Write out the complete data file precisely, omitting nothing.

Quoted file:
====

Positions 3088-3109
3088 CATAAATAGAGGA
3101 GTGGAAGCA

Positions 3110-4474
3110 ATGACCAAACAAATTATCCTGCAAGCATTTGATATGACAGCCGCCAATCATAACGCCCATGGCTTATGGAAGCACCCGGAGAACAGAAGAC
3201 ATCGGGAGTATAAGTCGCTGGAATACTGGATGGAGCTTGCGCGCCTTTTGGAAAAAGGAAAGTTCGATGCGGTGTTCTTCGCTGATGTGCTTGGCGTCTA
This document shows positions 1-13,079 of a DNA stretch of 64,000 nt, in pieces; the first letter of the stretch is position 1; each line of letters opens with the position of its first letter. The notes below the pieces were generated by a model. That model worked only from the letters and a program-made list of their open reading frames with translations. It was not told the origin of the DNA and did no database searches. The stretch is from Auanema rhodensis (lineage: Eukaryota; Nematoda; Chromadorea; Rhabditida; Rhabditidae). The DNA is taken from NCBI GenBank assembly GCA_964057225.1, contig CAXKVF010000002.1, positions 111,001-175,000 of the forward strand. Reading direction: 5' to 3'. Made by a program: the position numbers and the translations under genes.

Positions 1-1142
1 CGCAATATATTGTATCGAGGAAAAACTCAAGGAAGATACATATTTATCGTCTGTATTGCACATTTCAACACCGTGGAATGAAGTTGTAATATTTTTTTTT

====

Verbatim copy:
Positions 3088-3109
3088 CATAAATAGAGGA
3101 GTGGAAGCA

Positions 3110-4474
3110 ATGACCAAACAAATTATCCTGCAAGCATTTGATATGACAGCCGCCAATCATAACGCCCATGGCTTATGGAAGCACCCGGAGAACAGAAGAC
3201 ATCGGGAGTATAAGTCGCTGGAATACTGGATGGAGCTTGCGCGCCTTTTGGAAAAAGGAAAGTTCGATGCGGTGTTCTTCGCTGATGTGCTTGGCGTCTA
This document shows positions 1-13,079 of a DNA stretch of 64,000 nt, in pieces; the first letter of the stretch is position 1; each line of letters opens with the position of its first letter. The notes below the pieces were generated by a model. That model worked only from the letters and a program-made list of their open reading frames with translations. It was not told the origin of the DNA and did no database searches. The stretch is from Auanema rhodensis (lineage: Eukaryota; Nematoda; Chromadorea; Rhabditida; Rhabditidae). The DNA is taken from NCBI GenBank assembly GCA_964057225.1, contig CAXKVF010000002.1, positions 111,001-175,000 of the forward strand. Reading direction: 5' to 3'. Made by a program: the position numbers and the translations under genes.

Positions 1-1142
1 CGCAATATATTGTATCGAGGAAAAACTCAAGGAAGATACATATTTATCGTCTGTATTGCACATTTCAACACCGTGGAATGAAGTTGTAATATTTTTTTTT